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Russia regional chief escapes assassination bid

The head of Russia's troubled Muslim region of Ingushetia was seriously wounded in an assassination attempt Monday, dealing a fresh blow to the Kremlin's fragile rule of the North Caucasus.
/ Source: Reuters

The head of Russia's troubled Muslim region of Ingushetia was seriously wounded in an assassination attempt Monday, dealing a fresh blow to the Kremlin's fragile rule of the North Caucasus.

Ingush President Yunus-Bek Yevkurov was badly hurt early this morning when a roadside bomb detonated as his convoy drove past on his way to work, local news agencies reported. Tass said four of his bodyguards were killed and five others were wounded.

Prosecutors said only that there were dead and wounded but a doctor at the hospital in the city of Nazran, where the president was undergoing surgery in intensive care, said that Yevkurov was on artificial respiration.

"It is hard to see how anyone could have survived," such a strong blast, he added.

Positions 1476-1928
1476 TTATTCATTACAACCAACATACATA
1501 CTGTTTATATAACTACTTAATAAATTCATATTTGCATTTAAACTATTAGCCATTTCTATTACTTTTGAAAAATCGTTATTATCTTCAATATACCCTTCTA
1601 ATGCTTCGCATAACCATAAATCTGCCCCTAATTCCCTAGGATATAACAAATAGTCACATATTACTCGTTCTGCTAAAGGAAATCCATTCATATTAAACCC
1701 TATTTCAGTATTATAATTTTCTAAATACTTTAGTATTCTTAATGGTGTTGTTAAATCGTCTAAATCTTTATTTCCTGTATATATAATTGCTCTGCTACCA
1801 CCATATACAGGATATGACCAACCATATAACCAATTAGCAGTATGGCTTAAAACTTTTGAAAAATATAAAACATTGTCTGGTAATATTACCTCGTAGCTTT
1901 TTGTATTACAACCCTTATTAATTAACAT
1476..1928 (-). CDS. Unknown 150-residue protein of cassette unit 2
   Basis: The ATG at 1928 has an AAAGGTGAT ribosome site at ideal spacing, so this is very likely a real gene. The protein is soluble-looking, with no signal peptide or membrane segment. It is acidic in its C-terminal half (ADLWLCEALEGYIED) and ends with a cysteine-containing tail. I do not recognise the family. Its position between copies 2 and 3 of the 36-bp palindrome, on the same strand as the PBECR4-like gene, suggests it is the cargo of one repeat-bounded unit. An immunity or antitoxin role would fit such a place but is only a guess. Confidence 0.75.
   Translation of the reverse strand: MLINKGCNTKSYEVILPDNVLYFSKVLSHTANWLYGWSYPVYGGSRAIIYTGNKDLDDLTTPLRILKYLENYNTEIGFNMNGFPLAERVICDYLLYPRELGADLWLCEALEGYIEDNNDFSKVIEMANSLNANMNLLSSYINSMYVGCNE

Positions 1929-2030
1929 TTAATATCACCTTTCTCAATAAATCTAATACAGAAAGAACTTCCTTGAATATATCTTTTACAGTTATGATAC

Ingush presidential press secretary Kaloi Akhilgov, who said he was with the president in hospital, told Reuters by telephone that Yevkurov "has injuries of medium gravity. He is conscious."

Asked if the president's life was in danger, Akhilgov said "no, not yet."

'Powerful explosion'
The non-government ingushetia.org Web site reported that the explosion happened not far from a crossroads leading to the regional capital of Magas as the president's convoy headed to work. It said the president's brother was among the wounded.

"

We heard a powerful explosion around 8 o'clock, it nearly blew out the windows," a local resident said.

A source in local law enforcement agencies confirmed that Yevkurov had been wounded but gave no further details.

Epicenter of violence
Ingushetia has overtaken its neighbor Chechnya as the epicenter of violence along Russia's turbulent southern flank, challenging the Kremlin's fragile rule and, security forces say, providing a foothold for global networks of Islamist militants.

President Dmitry Medvedev appointed ex-paratroop officer Yevkurov as president in October, replacing former secret police officer Murat Zyazikov, who was blamed by critics for failing to calm the rebellion.

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